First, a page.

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|Articles - January 2014|
|Monday, December 09, 2013|
Page 3 of 5
Onshoring and the maker movement
Chris Scherer isn’t quite as apocalyptic as Oborne. But the president of the Oregon Manufacturing Extension Partnership, a nonprofit that helps manufacturers adapt to the challenges of a global economy, is plenty attuned to the winds of change. One major transformation under way is onshoring, Scherer says, a movement fueled by rising labor costs in Asia and Mexico, along with new lower-cost information management technologies such as “big data” and cloud computing. “The result is more companies are successful in reducing the hassles of doing [manufacturing] here.”
Undermining the onshoring trend is “the most disruptive force in the workplace today”: the depletion of human capital. The percentage of skilled workers 50 and older is "really high," Scherer says. And as those people phase out, it’s increasingly difficult to replace them. To help recruit the next generation, manufacturers should pay attention to the tech sector, an industry that knows what millennials want. “The things software companies do to attract young workers are completely different than manufacturing," Scherer says: "free gym membership, flex time.”
Over the next decade, "the changes manufacturers are going to have to adopt are pretty extreme,” he adds. But the industry tends to be “somewhat myopic” in terms of looking into the future. “That could create a situation where local companies are behind. Certainly in the workforce that is true; in technology, it could be true.”
If some manufacturers turn inward, plenty are eager to embrace forces of change. One is former Wired editor Chris Anderson, now CEO of 3D Robotics, who delivered the keynote speech at Greater Portland Inc.’s sixth annual economic summit this past fall. The speech, about technologies poised to “revolutionize” the manufacturing space — the 3-D printer, for example — hit home for Greater Portland Inc. president and CEO Sean Robbins, a man who spends a lot of his time thinking about the next phase of economic growth.
In Portland, “hackerspaces” such as Flux, BrainSilo and ADX already feature guilds of producers manufacturing “real products, real things,” Robbins says. As software and hardware costs continue to decline, the 3-D printer will only accelerate the “makers’ movement,” he says.
Indeed, a study conducted this year by Michigan Technological University considered 20 household items — smartphone cases, a garlic press — then calculated how much it would cost to make each using a household 3-D printer. The results are telling: It would cost between $312 and $1,944 to buy the items, but just $18 to make them using the 3-D printer. “It’s democratizing manufacturing,” Robbins says.
The convergence of software and internet connectivity, along with big data, also has the potential to unlock public institutions, he adds. Robbins cites as an example New York City’s “geek squad,” a city department that crunches all sorts of data — number of street trees, grease-disposal permits, 911 calls — to solve problems ranging from identifying violators of city codes to accelerating disaster cleanup. The larger goal is to leverage massive amounts of data to collaborate with citizens and create efficiencies between government agencies. “A smart city can transform public institutions over time,” Robbins says. “There is potential for huge civic disruption.”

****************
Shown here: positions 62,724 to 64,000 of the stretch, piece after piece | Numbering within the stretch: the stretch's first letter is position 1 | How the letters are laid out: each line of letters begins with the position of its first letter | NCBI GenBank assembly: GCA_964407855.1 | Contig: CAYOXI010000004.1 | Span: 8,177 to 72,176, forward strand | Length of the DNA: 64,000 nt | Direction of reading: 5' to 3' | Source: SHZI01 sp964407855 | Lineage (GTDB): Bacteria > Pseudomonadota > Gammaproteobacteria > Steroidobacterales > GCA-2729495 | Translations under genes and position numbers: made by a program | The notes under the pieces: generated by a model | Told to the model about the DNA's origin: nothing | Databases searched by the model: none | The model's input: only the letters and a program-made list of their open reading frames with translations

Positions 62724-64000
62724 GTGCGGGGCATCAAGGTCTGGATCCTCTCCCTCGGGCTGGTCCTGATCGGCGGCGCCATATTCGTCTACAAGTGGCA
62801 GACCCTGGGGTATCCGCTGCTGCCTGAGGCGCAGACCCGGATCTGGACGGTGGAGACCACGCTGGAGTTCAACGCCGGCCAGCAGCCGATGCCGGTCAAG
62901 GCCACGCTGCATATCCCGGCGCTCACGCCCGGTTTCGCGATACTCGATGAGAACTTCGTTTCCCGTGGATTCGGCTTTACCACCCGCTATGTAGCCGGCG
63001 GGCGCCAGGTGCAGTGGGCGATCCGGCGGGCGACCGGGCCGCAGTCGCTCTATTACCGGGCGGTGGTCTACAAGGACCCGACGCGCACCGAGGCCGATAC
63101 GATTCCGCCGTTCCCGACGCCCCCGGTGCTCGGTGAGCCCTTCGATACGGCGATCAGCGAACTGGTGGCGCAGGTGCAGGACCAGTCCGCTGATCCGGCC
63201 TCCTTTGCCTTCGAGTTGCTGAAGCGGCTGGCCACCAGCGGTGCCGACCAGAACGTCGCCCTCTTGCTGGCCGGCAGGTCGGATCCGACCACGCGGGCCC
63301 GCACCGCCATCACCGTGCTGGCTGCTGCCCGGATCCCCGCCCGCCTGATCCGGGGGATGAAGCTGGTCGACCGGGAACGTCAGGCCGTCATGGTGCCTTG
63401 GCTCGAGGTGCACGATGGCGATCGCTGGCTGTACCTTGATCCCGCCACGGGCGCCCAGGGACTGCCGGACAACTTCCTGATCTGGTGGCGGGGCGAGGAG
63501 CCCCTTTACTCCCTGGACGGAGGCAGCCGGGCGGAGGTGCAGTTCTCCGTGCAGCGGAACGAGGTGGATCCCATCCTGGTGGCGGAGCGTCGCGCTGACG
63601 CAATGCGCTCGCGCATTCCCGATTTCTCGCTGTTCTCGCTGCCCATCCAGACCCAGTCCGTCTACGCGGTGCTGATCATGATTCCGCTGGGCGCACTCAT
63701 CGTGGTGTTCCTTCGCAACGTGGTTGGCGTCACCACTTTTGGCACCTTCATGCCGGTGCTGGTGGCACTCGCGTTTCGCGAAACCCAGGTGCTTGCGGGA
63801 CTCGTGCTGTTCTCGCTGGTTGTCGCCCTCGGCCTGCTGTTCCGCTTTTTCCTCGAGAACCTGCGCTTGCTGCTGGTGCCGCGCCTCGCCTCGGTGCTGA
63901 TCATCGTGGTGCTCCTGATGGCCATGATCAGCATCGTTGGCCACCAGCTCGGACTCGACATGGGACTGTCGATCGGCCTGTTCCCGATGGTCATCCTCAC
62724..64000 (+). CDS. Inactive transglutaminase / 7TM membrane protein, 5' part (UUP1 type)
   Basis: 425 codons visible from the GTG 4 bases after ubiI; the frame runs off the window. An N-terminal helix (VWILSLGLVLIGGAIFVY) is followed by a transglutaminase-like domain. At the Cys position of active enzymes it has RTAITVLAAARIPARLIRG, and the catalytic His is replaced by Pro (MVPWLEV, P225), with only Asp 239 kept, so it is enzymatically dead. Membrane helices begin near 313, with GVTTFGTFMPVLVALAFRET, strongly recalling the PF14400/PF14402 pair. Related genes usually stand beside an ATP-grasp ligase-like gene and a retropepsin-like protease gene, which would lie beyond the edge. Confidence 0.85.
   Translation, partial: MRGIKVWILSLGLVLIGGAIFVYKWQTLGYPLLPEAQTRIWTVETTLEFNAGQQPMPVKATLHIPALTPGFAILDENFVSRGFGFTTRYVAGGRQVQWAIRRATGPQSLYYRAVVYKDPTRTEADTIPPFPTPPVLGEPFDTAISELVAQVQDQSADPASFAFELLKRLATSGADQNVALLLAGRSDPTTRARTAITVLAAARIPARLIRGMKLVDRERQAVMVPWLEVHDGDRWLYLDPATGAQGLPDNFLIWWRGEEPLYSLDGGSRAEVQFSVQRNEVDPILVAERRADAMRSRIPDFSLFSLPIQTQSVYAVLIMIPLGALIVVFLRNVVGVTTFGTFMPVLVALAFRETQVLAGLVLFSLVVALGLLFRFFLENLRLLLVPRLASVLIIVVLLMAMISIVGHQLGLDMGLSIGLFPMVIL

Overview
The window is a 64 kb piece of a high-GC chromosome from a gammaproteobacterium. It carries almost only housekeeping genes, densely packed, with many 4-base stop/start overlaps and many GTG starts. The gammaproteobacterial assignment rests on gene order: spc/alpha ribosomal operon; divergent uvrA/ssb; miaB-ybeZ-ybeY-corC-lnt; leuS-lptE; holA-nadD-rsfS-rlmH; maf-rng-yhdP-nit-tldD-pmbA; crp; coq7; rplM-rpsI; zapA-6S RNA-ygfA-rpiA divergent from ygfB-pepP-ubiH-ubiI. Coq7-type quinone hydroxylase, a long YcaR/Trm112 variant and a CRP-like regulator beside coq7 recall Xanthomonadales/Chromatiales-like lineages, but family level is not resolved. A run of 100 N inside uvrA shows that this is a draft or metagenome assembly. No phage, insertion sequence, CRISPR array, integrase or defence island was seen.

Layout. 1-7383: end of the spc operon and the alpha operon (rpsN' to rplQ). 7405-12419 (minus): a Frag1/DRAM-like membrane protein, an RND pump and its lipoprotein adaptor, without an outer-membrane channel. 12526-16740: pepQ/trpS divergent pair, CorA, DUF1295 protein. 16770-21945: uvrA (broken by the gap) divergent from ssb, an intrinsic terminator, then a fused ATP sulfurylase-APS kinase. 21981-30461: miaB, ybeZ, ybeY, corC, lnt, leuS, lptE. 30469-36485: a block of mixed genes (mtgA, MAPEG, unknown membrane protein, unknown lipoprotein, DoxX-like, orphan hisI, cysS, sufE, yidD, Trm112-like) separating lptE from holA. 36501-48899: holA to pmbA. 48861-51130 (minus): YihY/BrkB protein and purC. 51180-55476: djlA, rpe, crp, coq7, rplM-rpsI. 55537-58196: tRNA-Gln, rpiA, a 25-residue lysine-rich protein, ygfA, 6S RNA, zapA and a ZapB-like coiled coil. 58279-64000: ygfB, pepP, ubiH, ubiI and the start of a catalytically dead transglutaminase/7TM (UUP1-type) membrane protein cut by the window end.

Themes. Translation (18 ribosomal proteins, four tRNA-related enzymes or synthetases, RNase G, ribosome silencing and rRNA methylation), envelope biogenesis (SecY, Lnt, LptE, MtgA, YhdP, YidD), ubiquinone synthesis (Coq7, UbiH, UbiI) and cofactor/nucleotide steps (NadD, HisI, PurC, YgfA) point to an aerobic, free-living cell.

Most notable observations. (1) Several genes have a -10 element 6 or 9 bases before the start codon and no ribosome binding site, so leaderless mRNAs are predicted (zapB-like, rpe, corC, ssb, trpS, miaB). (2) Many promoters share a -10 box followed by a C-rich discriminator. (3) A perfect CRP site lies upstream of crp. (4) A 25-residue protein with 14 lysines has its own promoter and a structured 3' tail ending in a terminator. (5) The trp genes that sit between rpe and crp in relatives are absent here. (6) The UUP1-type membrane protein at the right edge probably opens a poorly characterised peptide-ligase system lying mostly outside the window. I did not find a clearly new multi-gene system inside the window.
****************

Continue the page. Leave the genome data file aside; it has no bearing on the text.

Wednesday, May 27, 2015
PHOTOS BY JASON E. KAPLAN
Like all good journalists, OB editorial staff typically eschew freebies. But health care costs being what they are, digital news editor Jacob Palmer couldn't resist ZoomCare's offer of a three-in-one (cleaning, exam, whitening) dental office visit, guaranteed to take no more than 57 minutes.
Friday, May 22, 2015
BY JACOB PALMER
Mike Morrow and Mike Delos-Reyes first came up with the idea of an ocean power device 23 years ago, when they were students at Oregon State University. They realized a long-held vision last summer, when their startup, M3 Wave, successfully launched the first ocean power device that works underwater.
Tuesday, June 09, 2015
The technology at the center of Oregon’s road usage fee reform.
Friday, May 22, 2015
BY CHRIS NOBLE
The right sunglasses can protect your eyes and look cool at the same time. This being the 21st century, select shades are socially conscious, too. Portland brand Shwood uses wood and other natural materials and manufactures locally. Founded by Ann Sacks, the brand Fetch dedicates a portion of its profits to animal welfare. But whether you choose classic tortiseshell or aviator chic, please, shed the sunglasses when you walk in the door — and, of course, at night.
Friday, May 22, 2015
BY LINDA BAKER | PHOTOS BY JASON E. KAPLAN
As the recession recedes and tourism grows, Central Oregon resorts redefine themselves for a new generation.
Wednesday, June 24, 2015
One year after he was appointed chair of the Portland Development Commission, Tom Kelly talks about PDC's longevity, Neil Kelly's comeback and his new role as Portlandia's landlord.
Tuesday, May 26, 2015
BY JASON E. KAPLAN | STAFF PHOTOGRAPHER
New Jersey and Oregon are the only two states in the U.S. that ban self serve gas stations. But these two holdouts may be ready to give up the game. New Jersey is considering legislation that would lift the state's ban on pumping your own gas. Oregon is considering smaller scale changes.
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